The players saw all this and knew that reacting with outrage would really be playing into Loeffler’s hand. She wanted them to get mad, to yell and scream at her enough to make her voters want to come out for a fight. They had to find another way. So, with years of experience behind them and a collective of athlete activists ready and willing to do the work, the players formed a plan.
The first thing they did was stop saying her name. The players knew Loeffler was using them as a publicity stunt. She wanted their outrage, their pain, and their disappointment to push her into the spotlight just in time to grab the election. So they went around her. They refused to say her name in interviews; they stopped fighting her on social media; they cut her out of the conversation completely. As any mom can tell you, the best way to take away a bully’s power is to act as if they don’t matter to you, and the WNBA made it clear that Loeffler was not relevant to them anymore.
But the players didn’t stop there. It wasn’t enough to ignore the negative thing; they needed to put that energy into something positive. They needed to take back control of the narrative. And so the players did their research. Led largely by Seattle Storm point guard and WNBA veteran Sue Bird, they looked into other candidates running in Loeffler’s election, searching for a candidate they could really get behind. They needed someone good, because what they were about to do would make history.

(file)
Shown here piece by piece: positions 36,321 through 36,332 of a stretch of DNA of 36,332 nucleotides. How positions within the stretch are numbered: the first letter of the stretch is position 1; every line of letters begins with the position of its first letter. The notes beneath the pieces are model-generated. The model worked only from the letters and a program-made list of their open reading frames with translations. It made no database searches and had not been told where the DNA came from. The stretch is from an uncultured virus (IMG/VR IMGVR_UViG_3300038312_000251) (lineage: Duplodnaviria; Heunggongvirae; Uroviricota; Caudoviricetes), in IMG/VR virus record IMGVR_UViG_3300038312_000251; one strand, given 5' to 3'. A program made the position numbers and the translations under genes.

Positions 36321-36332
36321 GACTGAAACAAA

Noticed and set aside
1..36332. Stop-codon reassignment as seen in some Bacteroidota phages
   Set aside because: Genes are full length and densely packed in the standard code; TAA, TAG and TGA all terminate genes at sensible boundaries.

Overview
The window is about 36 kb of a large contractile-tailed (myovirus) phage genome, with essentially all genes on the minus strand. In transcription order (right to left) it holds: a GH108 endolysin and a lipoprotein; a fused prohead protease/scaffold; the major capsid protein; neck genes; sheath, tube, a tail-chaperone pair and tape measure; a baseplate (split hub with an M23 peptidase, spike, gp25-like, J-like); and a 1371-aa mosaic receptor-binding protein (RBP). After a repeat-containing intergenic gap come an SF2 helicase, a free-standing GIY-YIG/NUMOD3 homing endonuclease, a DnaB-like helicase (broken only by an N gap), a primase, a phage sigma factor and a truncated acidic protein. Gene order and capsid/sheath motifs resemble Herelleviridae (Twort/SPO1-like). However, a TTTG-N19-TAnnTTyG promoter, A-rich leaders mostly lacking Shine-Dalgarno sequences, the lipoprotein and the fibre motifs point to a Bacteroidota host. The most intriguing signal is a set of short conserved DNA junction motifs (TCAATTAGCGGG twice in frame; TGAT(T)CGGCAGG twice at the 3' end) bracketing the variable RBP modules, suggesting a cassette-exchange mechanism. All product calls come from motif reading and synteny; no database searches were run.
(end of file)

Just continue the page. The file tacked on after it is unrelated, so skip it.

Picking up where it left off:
The players found their man in the Rev. Dr. Raphael Warnock, a Democrat and pastor who they felt shared the values of the league. After vetting him carefully, the players executed a plan to throw their support behind him: they had T-shirts made that read “Vote Warnock” and arrived at their games wearing them on August 4. The Atlanta Dream was the first to wear them, followed by players all across the league. They took to social media with the hashtag #VoteWarnock, and steered gameday interviews back to the Georgia election.